Since 1985, Peer Support programmes have introduced opportunities for senior students to contribute to counselling and guidance support for students attending secondary school. The Peer Support programme is designed to help students achieve success at school by developing their relationship skills, their self-esteem and sense of belonging.
The Peer Support programme introduced to New Zealand schools was based on a programme developed in Australia by Elizabeth Campbell. In 1972, as an officer of the New South Wales Health Education department, she was asked to advise a large Sydney secondary school that was coping with the death of a student. She observed that relationships between senior and junior students were unfair and unequal. This encouraged her to develop a programme to foster more positive and trusting relationships among students. While at first the programme gained little attention from other schools and authorities, after more than a decade it was noticed by local Rotary clubs.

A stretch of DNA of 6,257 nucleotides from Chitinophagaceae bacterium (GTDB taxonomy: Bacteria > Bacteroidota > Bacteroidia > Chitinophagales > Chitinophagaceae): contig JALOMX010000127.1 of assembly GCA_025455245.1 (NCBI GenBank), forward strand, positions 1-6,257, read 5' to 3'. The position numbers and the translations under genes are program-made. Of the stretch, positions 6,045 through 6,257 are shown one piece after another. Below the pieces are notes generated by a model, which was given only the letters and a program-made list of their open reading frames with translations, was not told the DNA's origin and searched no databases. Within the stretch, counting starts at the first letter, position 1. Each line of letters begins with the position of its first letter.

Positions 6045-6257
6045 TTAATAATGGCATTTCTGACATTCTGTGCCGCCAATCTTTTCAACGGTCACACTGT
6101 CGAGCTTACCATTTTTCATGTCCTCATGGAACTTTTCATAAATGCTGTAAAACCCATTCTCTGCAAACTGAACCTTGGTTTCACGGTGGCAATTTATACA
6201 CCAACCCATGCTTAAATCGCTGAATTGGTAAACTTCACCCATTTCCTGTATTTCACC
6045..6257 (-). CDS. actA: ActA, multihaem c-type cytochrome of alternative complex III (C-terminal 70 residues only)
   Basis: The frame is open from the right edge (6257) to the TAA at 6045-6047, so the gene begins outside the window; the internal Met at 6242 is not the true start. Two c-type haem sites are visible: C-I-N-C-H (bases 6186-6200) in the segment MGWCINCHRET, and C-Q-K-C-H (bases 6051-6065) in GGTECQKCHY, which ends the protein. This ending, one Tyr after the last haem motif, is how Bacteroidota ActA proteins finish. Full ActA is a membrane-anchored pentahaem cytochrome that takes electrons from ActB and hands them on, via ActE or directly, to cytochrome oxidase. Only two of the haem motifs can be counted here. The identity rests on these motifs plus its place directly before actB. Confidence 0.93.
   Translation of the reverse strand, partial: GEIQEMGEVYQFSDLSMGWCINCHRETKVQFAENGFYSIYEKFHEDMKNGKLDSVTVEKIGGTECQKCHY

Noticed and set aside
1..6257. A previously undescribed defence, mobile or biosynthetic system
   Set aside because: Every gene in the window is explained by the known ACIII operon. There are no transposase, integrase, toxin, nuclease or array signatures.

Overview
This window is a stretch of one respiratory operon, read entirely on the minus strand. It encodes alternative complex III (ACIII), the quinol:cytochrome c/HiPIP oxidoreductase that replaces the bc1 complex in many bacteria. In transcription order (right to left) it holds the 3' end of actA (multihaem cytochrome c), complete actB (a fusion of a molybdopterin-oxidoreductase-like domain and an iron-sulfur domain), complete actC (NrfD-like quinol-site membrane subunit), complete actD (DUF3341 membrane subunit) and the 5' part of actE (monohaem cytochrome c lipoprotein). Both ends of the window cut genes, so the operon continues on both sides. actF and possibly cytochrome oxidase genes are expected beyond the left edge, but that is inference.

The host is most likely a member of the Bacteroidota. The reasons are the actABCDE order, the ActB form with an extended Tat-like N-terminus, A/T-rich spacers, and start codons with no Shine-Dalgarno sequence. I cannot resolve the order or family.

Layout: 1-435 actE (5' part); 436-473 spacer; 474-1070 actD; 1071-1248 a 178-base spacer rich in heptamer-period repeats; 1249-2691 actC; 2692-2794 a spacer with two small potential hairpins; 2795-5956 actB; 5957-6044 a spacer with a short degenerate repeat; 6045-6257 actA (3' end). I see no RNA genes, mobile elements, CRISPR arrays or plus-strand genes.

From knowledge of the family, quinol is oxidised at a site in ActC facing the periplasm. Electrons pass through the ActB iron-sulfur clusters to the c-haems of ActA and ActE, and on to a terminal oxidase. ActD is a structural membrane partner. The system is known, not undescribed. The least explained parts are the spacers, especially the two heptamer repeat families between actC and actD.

During the 1980s, Rotary clubs encouraged schools in Australia and New Zealand to take up the programme. In those early years, Australian teachers and Rotarians provided generous support for teacher training and teaching guidelines. However, within a decade a New Zealand manual was published by the South Island Peer Support Trust to reflect New Zealand schools, culture and education values.
Throughout the 1980s Peer Support expanded rapidly across New Zealand. The core programme and purpose of Peer Support has not changed over the years. However, the way the programme has been implemented in schools has varied as student requirements have changed. In many schools, the programme has become the foundation for Peer Mediation, Mentoring and Tutoring.